Other Alternatives to H-1B Visa


The initial H-1B random selection process was completed in late March.  USCIS has not officially released the number of H-1B registrations and selection total.  However, based on unofficial estimates, the number of H-1B applicants continue to be sky-high.  This year, USCIS implemented a new policy which prohibits the entering of multiple registrations for the same employee, which should have improved the chances for selection.  Still, based on statistics gathered so far, the overall selection rate is still undesirable.

For the unselected foreign students and workers, they must now face the harsh reality of their future. This article presents some alternatives that they may consider based on their background and qualifications:

Practical Training Employment

For some foreign students with a STEM degree, continue working with their STEM OPT employment authorization may be the best option. While waiting for the next year's H-1B lottery, they may continue working for their employers.  They must work for an employer who is e-Verified.  Some universities offer internship an co-op employment opportunities.  Enrolled F-1 students may participate in these programs through Curriculum Practical Training (CPT) authorization.

Extraordinary Ability O-1 Work Visa

For individuals with outstanding qualifications or a strong STEM background, the O-1 extraordinary ability visa may be an option. The O-1 visa requires substantial proof of one's qualifications and achievements. O-1 is a temporary work visa approved for up to 3 years each time, and can be extended indefinitely.  Please see our previous article for details of the O-1 visa.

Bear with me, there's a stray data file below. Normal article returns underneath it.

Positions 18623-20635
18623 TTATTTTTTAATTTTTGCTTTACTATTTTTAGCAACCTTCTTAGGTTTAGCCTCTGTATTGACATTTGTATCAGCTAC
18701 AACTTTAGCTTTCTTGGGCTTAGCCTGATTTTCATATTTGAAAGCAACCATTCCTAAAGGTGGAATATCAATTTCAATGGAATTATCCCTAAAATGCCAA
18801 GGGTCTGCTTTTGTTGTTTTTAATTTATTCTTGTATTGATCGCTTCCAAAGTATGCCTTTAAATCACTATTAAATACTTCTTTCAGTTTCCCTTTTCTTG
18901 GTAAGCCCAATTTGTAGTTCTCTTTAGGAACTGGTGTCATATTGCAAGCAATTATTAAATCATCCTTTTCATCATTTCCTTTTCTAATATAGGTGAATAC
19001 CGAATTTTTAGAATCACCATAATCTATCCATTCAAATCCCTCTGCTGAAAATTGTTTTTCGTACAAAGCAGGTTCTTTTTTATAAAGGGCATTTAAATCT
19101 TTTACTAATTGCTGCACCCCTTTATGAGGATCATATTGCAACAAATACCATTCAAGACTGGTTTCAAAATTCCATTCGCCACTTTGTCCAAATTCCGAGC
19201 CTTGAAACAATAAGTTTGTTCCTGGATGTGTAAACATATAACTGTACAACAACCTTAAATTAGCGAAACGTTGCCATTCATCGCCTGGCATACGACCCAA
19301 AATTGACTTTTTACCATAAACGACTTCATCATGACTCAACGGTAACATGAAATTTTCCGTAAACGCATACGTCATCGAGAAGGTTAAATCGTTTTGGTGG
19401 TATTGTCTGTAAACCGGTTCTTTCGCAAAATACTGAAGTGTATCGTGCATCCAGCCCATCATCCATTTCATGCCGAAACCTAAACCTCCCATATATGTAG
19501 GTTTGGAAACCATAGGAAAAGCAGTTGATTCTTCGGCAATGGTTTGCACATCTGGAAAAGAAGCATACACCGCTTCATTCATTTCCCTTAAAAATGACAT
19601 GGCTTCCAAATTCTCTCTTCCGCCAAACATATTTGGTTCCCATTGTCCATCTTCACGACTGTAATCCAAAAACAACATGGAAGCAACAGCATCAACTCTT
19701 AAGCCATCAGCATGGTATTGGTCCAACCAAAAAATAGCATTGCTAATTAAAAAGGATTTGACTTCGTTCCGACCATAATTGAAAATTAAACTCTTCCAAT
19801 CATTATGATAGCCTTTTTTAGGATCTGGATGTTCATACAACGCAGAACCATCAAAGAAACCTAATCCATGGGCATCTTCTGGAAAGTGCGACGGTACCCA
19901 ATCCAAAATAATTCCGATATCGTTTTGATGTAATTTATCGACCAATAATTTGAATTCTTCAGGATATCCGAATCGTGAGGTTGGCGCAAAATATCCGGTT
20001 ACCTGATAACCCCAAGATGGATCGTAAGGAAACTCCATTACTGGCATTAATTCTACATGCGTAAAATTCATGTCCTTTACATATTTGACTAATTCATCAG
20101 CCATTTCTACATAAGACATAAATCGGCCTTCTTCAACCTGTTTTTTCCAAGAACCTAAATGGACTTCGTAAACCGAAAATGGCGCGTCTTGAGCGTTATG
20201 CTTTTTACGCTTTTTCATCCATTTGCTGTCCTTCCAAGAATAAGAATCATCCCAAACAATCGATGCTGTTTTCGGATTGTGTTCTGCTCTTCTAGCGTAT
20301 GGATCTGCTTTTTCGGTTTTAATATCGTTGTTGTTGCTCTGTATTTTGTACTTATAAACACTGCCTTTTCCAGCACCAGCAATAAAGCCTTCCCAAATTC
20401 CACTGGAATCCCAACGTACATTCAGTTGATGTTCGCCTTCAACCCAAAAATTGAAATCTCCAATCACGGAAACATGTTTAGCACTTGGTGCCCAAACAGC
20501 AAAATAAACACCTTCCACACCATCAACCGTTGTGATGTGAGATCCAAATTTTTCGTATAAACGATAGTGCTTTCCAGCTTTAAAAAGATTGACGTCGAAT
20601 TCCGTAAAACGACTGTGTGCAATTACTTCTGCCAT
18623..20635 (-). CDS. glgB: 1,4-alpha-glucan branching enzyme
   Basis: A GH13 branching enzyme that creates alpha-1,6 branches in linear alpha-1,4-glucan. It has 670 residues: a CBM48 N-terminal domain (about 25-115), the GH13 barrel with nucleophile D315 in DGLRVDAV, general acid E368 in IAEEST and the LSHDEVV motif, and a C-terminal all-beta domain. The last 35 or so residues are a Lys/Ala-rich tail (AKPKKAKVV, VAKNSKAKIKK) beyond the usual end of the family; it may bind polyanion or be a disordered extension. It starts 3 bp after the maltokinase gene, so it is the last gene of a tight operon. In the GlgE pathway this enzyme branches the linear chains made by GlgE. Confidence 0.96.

Employer-sponsored Green Card

Rather than relying only on H-1B, one may also consider applying for their green card directly, if their employer is ready to start the application process. There is no requirement that one must be in H-1B status first before applying for their permanent resident status.  For applicants born in countries with available visa numbers, their green cards could be approved relatively quickly.  However, they must maintain their lawful status until they are able to submit their final green card application.

Self-Petitioned Green Card

Without sponsorship by a U.S. employer, a foreign worker may also file a self-petition for their green card if qualified.  For example, they may apply for a green card under the EB-2 visa category with a National Interest Waiver (NIW).  The applicant must prove that their immigration will serve an important interest of the United States.  USCIS has encouraged qualified individuals with a strong STEM background to apply.  Please see our previous article for details of an NIW application. 

EB-1A Extraordinary Ability petition can also be filed by a foreign applicant without employer sponsorship.  It is similar to the O-1 work visa with even more stringent requirements.  One must submit evidence to demonstrate that they have risen to the very top of their field of endeavor. Proof of sustainted national or international acclaim is also required.  Not only scientists or researchers can submit EB-1A petitions, professionals in other fields such as art and design, business, education, health care, engineering, etc., may also qualify.  When in doubt, one should obtain a professional evaluation of their qualifications. 

E-2 Visa

For entrepreneurs who are interested in starting up a small business in the U.S., the E-2 Treaty Investor visa may be the answer.  Their spouses and children may also live, work and study in the U.S. To apply for an E-2 visa, one's country of citizenship (not birth) must have a commerce treaty with the U.S.  Most European and Asian countries are eligible.  Please see our previous article for details

(Immigration laws and policies change regularly.  If you have any questions regarding this article, please visit www.1visa1.com to schedule a legal consultation.)  


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